Annapolis Opera's 30th vocal competition is tribute to local talent, and its legion of supporters
By Mary Johnson
The Baltimore Sun|
May 02, 2018 at 12:45 PM
Annapolis Opera's 30th annual vocal competition provided a stellar field of young singers giving their all last Saturday and Sunday at the Maryland Hall for the Creative Arts.
The event also served as a fitting tribute to one of its patrons and guiding forces: famed baritone and visionary voice teacher William B. Ray.
The prestigious competition draws applicants between ages 20 and 35. This year's event attracted a field of 83 gifted singers vying for the highest-ever first prize — $5,000, contributed by more than 50 donors.
Leah Solat, former Annapolis Opera president and chair of the 30th anniversary competition, said the prize is "most definitely the highest award Annapolis Opera has ever given," and noted that it also offered higher second-, third- and fourth-place awards, with with none under $1,000.
From the outset of planning, the anniversary celebration honored Ray's illustrious operatic and concert career. The award to this year's grand-prize recipient is dedicated in his name.
Now marking his 30th year with the Annapolis Opera's Vocal Competition, Ray has always served as a competition judge or selected judges from among his opera-performing friends and music educators.
The 30th competition proved a worthy tribute to this artistic pioneer who charted his own operatic course.
Ray once left his native U.S. because he perceived that racism of the day would make an opera career impossible here. Instead, he forged a historic international career in Europe that included leading roles in "Il Tabarro," "Rigoletto" and others, as well as a successful career in television.
He returned to the United States to teach voice at Peabody Conservatory and later at Howard University, then taught and served as mentor to many young singers.
For many years the vocal competition has been presented free to the public through a grant from the Helena Foundation, welcoming audiences to attend and hear fine young singers perform live on stage.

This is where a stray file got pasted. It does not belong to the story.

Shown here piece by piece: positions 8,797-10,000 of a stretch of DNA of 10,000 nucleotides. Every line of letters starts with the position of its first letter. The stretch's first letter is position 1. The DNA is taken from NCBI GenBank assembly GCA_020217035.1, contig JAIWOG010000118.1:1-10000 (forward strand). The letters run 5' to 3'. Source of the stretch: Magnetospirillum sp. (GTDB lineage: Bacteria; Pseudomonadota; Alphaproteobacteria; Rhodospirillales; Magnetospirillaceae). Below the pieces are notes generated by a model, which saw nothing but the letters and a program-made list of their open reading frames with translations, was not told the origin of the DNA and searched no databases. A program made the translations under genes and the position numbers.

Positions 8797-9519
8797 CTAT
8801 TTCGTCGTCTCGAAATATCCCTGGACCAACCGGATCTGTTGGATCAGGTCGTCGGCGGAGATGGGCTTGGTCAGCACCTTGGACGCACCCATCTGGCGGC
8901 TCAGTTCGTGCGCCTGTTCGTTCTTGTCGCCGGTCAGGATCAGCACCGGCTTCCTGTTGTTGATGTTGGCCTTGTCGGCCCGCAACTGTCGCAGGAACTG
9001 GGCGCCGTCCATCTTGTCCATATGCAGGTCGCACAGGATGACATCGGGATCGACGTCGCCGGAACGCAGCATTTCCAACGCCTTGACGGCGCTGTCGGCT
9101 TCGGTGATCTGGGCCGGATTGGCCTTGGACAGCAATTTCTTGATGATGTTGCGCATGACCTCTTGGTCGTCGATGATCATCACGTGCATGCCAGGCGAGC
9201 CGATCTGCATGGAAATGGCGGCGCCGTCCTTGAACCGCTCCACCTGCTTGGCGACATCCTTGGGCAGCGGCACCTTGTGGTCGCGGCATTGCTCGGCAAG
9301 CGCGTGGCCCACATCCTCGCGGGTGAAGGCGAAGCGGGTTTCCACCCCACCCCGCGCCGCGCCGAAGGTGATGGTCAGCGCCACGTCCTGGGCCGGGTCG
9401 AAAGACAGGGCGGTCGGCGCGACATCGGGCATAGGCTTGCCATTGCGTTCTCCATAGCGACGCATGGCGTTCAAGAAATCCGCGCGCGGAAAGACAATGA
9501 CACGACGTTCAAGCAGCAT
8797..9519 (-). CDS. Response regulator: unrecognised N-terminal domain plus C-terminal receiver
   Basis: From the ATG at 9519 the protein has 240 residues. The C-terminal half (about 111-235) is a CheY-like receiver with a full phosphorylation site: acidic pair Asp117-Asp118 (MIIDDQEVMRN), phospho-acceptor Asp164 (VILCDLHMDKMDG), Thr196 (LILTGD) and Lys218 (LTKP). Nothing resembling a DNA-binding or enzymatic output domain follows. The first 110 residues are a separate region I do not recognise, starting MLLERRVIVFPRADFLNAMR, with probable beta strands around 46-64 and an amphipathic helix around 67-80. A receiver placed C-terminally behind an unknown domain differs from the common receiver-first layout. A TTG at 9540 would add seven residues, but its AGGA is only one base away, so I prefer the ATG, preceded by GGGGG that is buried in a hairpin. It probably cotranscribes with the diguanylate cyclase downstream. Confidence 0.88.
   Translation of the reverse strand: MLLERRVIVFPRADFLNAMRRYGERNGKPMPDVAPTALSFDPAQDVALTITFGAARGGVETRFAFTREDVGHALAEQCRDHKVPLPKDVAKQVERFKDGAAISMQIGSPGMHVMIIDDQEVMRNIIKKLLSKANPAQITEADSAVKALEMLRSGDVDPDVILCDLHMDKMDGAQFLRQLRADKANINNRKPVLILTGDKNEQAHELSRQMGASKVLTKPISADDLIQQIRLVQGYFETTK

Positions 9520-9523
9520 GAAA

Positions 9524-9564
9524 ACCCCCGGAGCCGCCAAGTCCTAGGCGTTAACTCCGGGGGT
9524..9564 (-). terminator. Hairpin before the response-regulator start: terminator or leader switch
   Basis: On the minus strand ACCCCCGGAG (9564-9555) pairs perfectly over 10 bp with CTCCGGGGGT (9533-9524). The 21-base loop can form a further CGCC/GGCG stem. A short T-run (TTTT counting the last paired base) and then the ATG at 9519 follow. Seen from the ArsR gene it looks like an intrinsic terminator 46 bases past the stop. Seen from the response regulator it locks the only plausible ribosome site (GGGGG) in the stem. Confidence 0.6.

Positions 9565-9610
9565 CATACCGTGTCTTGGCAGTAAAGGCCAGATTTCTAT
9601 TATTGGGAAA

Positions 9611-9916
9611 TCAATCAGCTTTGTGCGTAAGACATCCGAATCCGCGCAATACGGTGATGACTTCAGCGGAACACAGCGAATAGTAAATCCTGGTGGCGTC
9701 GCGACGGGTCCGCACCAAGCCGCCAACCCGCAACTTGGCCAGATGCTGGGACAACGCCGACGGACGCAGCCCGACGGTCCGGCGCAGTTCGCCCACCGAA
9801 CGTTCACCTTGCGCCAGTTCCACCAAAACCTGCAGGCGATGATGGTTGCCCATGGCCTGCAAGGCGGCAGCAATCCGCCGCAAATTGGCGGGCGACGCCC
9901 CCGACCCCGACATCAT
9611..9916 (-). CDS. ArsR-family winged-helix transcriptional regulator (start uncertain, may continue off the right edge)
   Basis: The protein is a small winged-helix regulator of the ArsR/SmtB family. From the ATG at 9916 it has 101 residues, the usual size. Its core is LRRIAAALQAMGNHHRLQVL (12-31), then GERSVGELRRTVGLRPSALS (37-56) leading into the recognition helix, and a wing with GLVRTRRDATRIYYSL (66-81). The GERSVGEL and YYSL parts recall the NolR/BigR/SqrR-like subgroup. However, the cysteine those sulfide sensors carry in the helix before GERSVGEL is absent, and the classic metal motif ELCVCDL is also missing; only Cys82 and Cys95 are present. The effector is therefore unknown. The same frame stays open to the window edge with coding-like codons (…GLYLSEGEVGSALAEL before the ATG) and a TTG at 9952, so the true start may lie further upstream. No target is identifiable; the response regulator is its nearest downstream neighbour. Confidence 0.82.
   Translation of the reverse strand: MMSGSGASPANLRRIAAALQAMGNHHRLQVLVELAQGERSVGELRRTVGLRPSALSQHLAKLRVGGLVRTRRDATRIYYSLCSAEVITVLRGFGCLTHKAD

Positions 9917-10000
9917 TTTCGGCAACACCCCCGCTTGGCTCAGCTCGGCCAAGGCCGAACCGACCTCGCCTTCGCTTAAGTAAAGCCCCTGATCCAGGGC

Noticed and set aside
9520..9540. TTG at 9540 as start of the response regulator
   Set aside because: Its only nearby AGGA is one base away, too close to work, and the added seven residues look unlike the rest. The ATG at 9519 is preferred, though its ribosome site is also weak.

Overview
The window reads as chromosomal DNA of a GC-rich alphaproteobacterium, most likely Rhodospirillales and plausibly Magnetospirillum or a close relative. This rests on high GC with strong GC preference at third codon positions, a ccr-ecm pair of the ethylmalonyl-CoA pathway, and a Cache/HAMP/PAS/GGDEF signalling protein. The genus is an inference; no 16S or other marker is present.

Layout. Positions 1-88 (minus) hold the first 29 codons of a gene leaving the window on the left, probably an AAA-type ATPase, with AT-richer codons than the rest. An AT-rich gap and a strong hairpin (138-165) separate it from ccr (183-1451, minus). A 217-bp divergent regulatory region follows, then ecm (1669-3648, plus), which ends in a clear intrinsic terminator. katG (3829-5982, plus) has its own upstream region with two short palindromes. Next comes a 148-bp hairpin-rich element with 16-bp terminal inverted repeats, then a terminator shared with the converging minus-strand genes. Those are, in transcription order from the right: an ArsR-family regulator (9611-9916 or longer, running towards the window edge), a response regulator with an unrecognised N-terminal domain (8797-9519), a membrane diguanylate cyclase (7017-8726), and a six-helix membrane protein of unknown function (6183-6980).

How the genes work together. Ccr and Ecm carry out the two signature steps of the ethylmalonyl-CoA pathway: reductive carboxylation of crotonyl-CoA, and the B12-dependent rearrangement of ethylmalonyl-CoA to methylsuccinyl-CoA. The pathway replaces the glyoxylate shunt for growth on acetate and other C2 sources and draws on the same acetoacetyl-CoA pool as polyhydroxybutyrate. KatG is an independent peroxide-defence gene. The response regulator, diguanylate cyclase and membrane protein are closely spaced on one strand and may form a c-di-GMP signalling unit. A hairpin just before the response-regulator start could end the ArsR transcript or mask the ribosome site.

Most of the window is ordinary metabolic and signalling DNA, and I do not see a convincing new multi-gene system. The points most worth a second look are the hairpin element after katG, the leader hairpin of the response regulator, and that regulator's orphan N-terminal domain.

The competition is decided by three panels of judges. The first adjudicators, working without an audience, listened to electronic submissions identified only by applicant number and voice type, and selected 30 semifinalists.
On Saturday audiences enjoyed semifinalists' performances live on stage, where a second panel of music educators and opera performers narrowing the number to eight finalists. These eight competed in the finals concert on Sunday before a third set of judges, and an enthusiastic near-capacity audience.
Foremost, the vocal competition is about singing, and all eight finalists seemed totally at home on the Maryland Hall concert stage.
The coveted first prize went to soprano Kylena Parks, who also won the $1,100 Audience Choice Award. Her singing choice, Meyerbeer's aria "Toi que j'aime," proved a truly transporting piece, in part because of its relative unfamiliarity.
The judges' request for her — to sing Donizetti's "Chacun le sait" from "Daughter of the Regiment" displayed her voice perfectly as Parks joyfully made the aria her own, embellished by lively dance moves and smart salutes.
Parks' voice reflects a rare beauty, growing more beautiful in the upper register, and she navigated demanding passages with ease. Her commanding stage presence stems from boundless good nature and radiant smile.
Second prize of $3,500 — the Marie E. Crump Memorial Award of $2,500 plus the Director/Conductor Grand Prize Winner Award of $1,000 donated by Ronald Gretz and Braxton Peters — went to tenor Hyunho Cho, a native of Seoul, South Korea, who revealed a stunning tenor voice in his ardent delivery in Italian of Verdi's "La pia maternal Mano" from "La Battaglia di Legnano." The judges' request, "Ah, leve-toi, soleil" from Gounod's "Romeo et Juliette," was sung in French.
The third prize of $2,000 — the William W. Watkins Memorial Award of $1,000 and the two Todd Duncan Memorial Awards of $500 each — went to bass-baritone Jarrod Lee, who displayed vocal artistry and versatility. Lee's delivered the judges' requested "Kennst du das Land" from Adamo's "Little Women." His version of "Knowest the land where the lemon trees bloom" touched this listener's heart.
The Hughes Award 4th Prize winner, mezzo-soprano Leah de Gruyl, displayed a voice of enormous beauty and power that easily conveyed high drama and passion naturally expressed by de Gruyl, who seemed equally at home with her choice of aria and with the judges' choice.
This competition was so enjoyable that most of the audience returned early from intermission, seemingly eager to discover what prize their favorites would win.
Lending a bright historic note to the proceedings, four winners of earlier competitions participated in the festivities headed, by baritone Grant Youngblood, winner of the first-ever Annapolis Opera competition in 1985.
Pianist Eileen Cornett summoned her usual magic to accompany every singer's style throughout the live stage competition.
Everyone, including several prize winners below the top four — bass Andy Berry, baritone Rob McGinness, soprano Amy Broadbent and baritone Sunyeop Hwang — possessed voices of great beauty and power.